Employment Law Cases on High Court’s Docket
As the U.S. Supreme Court returns for a new term, at least two employment law cases on its docket should be of particular interest to employers and human resource professionals.
In one case, Vance v. Ball State University, the Court has been asked to resolve a split of opinion among the federal circuits regarding the definition of “supervisor” under Title VII of the Civil Rights Act. Some circuits have ruled that a supervisor is an individual with direct power to hire, fire, demote or discipline; other circuits, in contrast, have said that a supervisor is simply one who directs and oversees other employees’ daily work. The Second Circuit, which covers Connecticut, has taken the latter, broader view.
The Vance issue has significant implications for employers in harassment and discrimination cases, where an employer generally is automatically liable for severe or pervasive harassment or discrimination by a supervisor, but is liable for actions by a co-worker only if the employer was negligent or knew or should have known of the harassment. If the high court goes with the broader view: that a supervisor is an individual who directs others’ work, without hire or fire power: it could mean a greater number of cases where employers are strictly liable.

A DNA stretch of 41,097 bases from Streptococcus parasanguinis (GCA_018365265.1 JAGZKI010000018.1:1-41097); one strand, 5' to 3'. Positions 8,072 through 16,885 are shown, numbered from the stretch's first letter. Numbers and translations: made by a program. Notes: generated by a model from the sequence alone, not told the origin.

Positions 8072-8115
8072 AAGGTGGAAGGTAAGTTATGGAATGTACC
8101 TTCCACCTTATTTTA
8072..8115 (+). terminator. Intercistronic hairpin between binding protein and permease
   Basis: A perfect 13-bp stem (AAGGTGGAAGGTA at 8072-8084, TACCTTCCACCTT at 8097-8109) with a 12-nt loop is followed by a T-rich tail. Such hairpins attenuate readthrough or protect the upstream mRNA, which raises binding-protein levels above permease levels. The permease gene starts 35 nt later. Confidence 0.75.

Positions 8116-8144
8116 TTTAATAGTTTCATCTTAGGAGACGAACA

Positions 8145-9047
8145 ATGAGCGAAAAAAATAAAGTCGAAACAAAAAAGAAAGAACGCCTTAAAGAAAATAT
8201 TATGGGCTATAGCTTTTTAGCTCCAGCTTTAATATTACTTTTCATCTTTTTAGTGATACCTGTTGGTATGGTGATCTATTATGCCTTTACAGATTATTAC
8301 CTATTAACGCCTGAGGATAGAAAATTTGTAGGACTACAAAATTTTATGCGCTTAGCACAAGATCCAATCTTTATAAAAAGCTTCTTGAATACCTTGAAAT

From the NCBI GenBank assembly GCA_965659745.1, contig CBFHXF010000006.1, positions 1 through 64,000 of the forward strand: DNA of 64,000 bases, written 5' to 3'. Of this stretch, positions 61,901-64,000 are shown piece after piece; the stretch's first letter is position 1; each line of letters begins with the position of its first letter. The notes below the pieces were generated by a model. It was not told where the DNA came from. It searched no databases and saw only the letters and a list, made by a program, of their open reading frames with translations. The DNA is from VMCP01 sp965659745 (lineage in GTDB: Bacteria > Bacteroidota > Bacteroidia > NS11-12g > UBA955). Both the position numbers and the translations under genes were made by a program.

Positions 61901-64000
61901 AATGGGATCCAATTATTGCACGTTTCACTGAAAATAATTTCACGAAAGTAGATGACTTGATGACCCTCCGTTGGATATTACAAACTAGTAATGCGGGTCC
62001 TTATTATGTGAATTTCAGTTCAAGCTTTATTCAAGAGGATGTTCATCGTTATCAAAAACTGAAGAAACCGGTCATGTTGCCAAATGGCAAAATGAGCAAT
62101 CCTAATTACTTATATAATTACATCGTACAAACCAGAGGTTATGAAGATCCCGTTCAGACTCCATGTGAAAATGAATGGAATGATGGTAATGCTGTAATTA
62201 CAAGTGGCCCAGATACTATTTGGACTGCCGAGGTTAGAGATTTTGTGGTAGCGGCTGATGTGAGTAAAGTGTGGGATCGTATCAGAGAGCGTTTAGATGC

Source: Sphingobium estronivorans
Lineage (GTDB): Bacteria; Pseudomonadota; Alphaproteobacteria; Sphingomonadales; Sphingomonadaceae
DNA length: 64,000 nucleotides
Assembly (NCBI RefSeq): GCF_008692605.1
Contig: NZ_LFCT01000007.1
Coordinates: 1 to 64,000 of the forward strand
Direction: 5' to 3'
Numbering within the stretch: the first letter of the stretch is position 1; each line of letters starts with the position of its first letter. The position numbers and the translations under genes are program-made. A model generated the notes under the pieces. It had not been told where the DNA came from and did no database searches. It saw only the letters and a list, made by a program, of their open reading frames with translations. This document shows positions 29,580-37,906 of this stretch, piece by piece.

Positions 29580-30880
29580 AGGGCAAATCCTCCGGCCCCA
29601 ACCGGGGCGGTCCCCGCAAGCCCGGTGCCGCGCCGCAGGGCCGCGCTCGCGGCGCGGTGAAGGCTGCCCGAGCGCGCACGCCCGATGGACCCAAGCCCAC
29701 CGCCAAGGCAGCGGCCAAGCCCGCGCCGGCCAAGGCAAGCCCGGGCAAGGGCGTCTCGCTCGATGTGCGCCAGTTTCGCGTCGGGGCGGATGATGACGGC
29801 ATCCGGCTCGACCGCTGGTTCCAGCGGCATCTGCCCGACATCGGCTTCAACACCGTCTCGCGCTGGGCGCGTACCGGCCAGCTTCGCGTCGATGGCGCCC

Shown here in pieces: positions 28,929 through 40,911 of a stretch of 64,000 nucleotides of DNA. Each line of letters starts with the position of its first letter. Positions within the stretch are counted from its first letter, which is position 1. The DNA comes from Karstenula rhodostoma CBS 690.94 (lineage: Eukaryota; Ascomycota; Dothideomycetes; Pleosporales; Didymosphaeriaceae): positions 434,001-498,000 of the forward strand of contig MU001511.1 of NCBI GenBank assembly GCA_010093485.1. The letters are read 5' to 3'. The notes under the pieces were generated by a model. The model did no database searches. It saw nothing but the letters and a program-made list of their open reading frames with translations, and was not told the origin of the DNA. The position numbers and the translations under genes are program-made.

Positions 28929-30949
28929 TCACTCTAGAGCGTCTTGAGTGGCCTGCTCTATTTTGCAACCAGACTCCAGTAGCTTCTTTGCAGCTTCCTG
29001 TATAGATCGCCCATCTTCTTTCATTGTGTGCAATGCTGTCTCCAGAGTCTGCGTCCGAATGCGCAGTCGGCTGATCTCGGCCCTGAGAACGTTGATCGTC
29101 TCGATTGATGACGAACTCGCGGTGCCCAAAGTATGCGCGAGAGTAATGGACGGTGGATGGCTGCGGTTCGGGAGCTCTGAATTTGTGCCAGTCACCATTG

In the other case, Genesis Health Corp. v. Symczyk, the court will consider whether a collective action under the Fair Labor Standards Act (FLSA) must be dismissed when the lone named plaintiff receives an offer from the defendant to satisfy all of her claims. The employee had filed an FLSA lawsuit on behalf of herself and other unnamed plaintiffs, intending to seek class action certification later and recruit additional plaintiffs.
Before she could obtain certification, her employer offered full unpaid wages and other costs, everything she would have been expected to win if she prevailed in the lawsuit. The employee ignored the offer, but her employer asked the lower court to dismiss the suit, and the court agreed to, saying the named plaintiff no longer had a vested interest in the case. A ruling from the high court in favor of the employer would make it more difficult for employees to file the types of FLSA class actions that have become prevalent.
The Court will likely agree to hear additional employment cases as the term goes on. Some outstanding requests for review include cases involving the Family and Medical Leave Act, freedom of speech for union workers, retaliation under Sarbanes-Oxley and preemption under the Employee Retirement Income Security Act.
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